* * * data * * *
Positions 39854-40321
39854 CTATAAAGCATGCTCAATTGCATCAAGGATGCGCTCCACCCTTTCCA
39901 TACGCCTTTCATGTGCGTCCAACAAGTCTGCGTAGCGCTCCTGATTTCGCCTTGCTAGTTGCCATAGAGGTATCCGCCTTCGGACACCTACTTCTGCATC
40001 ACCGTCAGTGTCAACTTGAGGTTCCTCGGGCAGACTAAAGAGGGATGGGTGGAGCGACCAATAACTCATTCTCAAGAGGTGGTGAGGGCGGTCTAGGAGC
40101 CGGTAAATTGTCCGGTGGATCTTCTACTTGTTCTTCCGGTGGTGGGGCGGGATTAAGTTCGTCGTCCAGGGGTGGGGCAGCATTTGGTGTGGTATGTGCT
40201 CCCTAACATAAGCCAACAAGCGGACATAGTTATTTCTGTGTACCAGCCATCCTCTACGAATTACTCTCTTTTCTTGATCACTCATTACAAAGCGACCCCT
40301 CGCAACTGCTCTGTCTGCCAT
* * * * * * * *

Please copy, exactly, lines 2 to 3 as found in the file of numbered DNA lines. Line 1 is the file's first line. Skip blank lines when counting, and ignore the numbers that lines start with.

39854 CTATAAAGCATGCTCAATTGCATCAAGGATGCGCTCCACCCTTTCCA
39901 TACGCCTTTCATGTGCGTCCAACAAGTCTGCGTAGCGCTCCTGATTTCGCCTTGCTAGTTGCCATAGAGGTATCCGCCTTCGGACACCTACTTCTGCATC